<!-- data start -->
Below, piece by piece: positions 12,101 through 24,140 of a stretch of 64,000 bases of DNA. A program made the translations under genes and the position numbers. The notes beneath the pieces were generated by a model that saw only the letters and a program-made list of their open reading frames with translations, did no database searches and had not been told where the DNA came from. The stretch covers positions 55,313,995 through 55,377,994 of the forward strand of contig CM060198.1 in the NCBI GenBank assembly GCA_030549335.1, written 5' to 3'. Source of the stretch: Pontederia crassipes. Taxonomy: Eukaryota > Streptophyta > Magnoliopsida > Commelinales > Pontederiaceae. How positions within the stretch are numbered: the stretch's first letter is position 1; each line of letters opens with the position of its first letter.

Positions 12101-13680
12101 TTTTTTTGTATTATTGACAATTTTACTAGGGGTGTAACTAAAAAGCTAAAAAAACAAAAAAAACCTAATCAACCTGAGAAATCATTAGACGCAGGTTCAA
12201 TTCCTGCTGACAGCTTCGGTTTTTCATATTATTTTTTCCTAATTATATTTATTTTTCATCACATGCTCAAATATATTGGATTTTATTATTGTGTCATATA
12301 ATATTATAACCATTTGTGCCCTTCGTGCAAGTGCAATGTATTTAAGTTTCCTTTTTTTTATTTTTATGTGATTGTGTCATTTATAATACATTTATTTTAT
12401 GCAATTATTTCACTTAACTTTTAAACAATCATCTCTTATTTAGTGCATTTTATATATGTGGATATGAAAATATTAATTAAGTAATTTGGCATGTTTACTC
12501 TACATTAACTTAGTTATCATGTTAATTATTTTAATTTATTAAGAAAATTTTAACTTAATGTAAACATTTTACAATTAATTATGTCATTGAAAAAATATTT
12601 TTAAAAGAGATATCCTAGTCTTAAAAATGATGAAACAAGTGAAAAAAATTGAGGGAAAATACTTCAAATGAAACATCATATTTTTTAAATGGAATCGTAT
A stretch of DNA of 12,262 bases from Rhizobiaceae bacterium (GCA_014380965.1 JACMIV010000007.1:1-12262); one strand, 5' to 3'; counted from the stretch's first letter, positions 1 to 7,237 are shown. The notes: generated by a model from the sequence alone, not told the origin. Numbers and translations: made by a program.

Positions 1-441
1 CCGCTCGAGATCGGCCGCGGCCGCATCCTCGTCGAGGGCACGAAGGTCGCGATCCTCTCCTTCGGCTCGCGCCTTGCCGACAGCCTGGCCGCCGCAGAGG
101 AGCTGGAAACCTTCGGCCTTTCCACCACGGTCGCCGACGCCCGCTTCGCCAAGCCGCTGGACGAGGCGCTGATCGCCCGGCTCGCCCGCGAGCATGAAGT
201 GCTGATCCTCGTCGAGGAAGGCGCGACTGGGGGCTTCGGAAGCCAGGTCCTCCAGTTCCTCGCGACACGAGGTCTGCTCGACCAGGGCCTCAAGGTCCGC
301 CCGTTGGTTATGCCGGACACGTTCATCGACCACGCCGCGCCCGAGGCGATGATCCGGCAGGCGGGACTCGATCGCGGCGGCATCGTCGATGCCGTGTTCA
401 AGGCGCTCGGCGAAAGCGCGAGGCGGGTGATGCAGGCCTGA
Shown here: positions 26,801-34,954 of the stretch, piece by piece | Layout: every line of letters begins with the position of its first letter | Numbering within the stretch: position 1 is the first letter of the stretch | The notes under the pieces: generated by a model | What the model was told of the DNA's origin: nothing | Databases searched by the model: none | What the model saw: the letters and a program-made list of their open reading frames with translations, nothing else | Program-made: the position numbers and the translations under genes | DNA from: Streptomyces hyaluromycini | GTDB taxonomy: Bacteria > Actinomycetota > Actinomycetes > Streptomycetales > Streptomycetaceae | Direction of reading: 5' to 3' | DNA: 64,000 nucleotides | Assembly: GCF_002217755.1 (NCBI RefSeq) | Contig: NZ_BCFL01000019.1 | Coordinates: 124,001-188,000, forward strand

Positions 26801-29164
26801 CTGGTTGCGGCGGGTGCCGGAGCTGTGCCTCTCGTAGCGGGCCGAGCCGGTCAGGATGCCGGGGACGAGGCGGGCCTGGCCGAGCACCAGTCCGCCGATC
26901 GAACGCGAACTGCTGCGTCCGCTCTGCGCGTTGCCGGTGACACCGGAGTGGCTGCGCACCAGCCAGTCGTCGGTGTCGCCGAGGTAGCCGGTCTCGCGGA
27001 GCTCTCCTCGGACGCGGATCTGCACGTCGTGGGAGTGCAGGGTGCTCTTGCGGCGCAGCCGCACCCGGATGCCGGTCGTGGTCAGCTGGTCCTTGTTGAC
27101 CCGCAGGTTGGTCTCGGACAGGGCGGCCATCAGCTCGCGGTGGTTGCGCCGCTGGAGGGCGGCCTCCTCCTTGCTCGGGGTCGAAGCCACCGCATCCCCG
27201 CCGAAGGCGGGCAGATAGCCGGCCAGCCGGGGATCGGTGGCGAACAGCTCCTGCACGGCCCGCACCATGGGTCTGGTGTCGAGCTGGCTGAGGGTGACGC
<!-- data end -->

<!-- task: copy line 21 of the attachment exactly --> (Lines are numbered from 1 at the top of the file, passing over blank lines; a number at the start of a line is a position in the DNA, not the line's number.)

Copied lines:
27101 CCGCAGGTTGGTCTCGGACAGGGCGGCCATCAGCTCGCGGTGGTTGCGCCGCTGGAGGGCGGCCTCCTCCTTGCTCGGGGTCGAAGCCACCGCATCCCCG